Cannabis drug will soon be on hand to ease MS patients’ symptoms
With legislation expected to be brought forward later this year, cannabis will soon be made legally available for the first time in Ireland. Who is it aimed at and how will it work?
When will it be available?
Last year the Irish Medicines Board approved the cannabidiol drug Sativex for use on prescription. The drug is used for the treatment of multiple sclerosis (MS), which is a progressive, degenerative neurological condition that affects the motor, sensory and cognitive functioning of the body.
It was approved in Canada in 2005, and is currently available for this purpose in a host of countries, including throughout the UK.
However, before GPs in Ireland can start to prescribe the drug, legislation is needed. According to the Department of Health, the matter is being progressed “as quickly as possible”. It previously indicated it had hoped to bring forward legislative proposals in “mid-2013”.
Minister of State at the Department of Health Alex White recently added his perspective, saying the Government was at “quite an advanced stage in preparing regulations” and that he hoped these would be introduced “in the coming months”.
A potential complication in bringing forward the legislation may be the fact that the Department of Justice will also be involved in the process.
Does this mean that cannabis will be legalised?
No, the Government is not considering a Netherlands-type situation.
Under the Misuse of Drugs Act, 1977, the “manufacture, production, preparation, sale, supply, distribution and possession of cannabis or cannabis-based medicinal products are unlawful except for the purposes of research”.
However, as indicated, it will shortly be legal to use it for medical reasons, so the Department of Health has been engaging with experts to identify how best to legally prescribe authorised cannabis-based medicinal products, while maintaining existing controls on cannabis and cannabis substances.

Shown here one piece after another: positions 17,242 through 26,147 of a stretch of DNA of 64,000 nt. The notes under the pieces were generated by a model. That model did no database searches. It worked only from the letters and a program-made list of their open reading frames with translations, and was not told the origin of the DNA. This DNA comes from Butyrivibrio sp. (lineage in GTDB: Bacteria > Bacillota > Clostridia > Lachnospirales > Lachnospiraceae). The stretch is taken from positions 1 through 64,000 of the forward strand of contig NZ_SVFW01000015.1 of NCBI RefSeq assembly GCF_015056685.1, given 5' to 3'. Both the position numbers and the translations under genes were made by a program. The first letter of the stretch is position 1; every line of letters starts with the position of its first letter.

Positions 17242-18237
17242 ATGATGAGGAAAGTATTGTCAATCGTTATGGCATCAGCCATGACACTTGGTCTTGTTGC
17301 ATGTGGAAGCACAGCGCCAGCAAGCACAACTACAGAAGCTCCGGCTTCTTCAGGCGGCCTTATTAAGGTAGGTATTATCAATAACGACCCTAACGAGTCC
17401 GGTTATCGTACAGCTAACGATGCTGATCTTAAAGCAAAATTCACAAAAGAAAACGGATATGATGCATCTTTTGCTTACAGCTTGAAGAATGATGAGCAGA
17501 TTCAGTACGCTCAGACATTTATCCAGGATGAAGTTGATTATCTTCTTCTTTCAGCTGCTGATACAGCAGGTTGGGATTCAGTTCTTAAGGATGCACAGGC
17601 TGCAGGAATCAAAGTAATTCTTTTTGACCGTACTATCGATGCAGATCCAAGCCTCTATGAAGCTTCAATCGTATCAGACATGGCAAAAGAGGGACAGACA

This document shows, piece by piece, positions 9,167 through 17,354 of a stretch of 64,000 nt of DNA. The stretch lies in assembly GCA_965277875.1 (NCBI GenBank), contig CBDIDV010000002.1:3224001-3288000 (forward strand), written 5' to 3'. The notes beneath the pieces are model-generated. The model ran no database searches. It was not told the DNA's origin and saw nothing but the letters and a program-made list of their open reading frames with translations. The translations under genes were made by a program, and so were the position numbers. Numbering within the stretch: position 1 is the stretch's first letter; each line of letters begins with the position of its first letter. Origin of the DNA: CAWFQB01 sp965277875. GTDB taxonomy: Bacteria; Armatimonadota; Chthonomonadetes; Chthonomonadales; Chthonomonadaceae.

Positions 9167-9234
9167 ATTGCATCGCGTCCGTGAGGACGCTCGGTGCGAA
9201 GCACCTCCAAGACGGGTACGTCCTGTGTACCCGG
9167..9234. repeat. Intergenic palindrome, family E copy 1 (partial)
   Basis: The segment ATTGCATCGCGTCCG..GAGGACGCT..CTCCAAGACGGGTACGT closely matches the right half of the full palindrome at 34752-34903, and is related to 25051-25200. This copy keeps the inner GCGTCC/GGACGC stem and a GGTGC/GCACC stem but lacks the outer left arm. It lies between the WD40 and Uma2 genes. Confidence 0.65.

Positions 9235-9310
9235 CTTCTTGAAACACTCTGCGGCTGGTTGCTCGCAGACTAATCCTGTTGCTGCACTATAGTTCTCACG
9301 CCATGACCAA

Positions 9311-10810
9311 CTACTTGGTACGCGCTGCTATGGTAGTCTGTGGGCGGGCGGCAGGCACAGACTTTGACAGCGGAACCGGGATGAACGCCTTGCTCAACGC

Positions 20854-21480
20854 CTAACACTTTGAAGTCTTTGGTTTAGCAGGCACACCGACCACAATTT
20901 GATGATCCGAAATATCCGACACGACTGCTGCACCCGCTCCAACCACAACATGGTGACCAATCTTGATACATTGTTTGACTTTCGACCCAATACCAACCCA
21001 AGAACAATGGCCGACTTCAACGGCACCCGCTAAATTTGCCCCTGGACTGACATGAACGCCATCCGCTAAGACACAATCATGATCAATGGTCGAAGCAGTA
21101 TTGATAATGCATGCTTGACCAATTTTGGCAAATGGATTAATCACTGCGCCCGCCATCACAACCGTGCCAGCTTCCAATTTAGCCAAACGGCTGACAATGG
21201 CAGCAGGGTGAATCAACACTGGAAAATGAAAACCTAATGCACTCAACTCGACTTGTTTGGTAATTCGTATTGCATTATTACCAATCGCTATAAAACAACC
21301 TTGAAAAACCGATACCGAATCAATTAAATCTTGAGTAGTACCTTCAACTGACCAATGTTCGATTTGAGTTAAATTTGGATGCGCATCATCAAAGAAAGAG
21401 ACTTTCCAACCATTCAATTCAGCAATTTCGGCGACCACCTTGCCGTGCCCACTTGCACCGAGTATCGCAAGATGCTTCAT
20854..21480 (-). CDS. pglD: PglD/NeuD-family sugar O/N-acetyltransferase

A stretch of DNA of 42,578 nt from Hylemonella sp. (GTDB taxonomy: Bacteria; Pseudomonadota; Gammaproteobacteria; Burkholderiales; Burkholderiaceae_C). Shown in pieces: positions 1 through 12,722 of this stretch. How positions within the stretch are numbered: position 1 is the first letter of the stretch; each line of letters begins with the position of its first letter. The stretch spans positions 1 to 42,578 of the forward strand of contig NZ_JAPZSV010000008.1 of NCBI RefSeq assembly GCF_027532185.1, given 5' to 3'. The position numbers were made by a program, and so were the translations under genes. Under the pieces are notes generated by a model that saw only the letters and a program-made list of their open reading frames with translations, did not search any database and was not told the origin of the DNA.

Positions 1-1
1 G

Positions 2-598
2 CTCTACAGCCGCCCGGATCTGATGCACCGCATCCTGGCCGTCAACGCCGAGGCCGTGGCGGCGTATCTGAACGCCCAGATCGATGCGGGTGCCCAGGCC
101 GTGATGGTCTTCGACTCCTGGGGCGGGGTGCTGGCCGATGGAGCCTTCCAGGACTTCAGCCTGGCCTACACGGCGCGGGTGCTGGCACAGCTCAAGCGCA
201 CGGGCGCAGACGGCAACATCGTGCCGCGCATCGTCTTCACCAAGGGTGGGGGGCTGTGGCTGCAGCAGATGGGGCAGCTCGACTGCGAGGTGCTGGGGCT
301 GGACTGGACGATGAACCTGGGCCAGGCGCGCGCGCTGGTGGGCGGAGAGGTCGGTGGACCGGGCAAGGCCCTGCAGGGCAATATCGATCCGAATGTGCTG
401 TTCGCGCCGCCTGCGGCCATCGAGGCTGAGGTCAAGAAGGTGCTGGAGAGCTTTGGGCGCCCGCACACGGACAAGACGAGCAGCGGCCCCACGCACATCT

Who will be entitled to use the drug?
The drug is primarily aimed at those with MS, and the Government’s current review is aimed at examining how authorised cannabis-based medicinal products for patients’ suffering may be legally prescribed by medical practitioners and used by patients for the treatment of MS in Ireland.
There are 8,000-10,000 people with MS in Ireland.
The condition is usually diagnosed between the ages of 20 and 40, with more than twice the number of women as men diagnosed.
There is currently no cure for MS, a common symptom of which is spasticity, which refers to muscle stiffness, cramping and involuntary spasms.
“It’s about being able to carry on with your daily life: to hold a cup of tea; to hold a child if you have children; to type at your computer. All these are very difficult if you have tremors,” says Emma Rogan, policy and information officer with MS Ireland.
Cannabis has been found to help ease the symptoms of spasticity. Indeed at present, some Irish people with MS buy the drug from dealers in order to manage their symptoms, while it is estimated that 10-30 per cent of MS patients in Europe smoke cannabis to ease the pain and other symptoms of the condition.
Will patients smoke the drug?
No. Unlike its recreational use, medical marijuana is typically absorbed into the body in different ways. Sativex, for example, is a peppermint-flavoured mouth spray, which is sprayed under the tongue.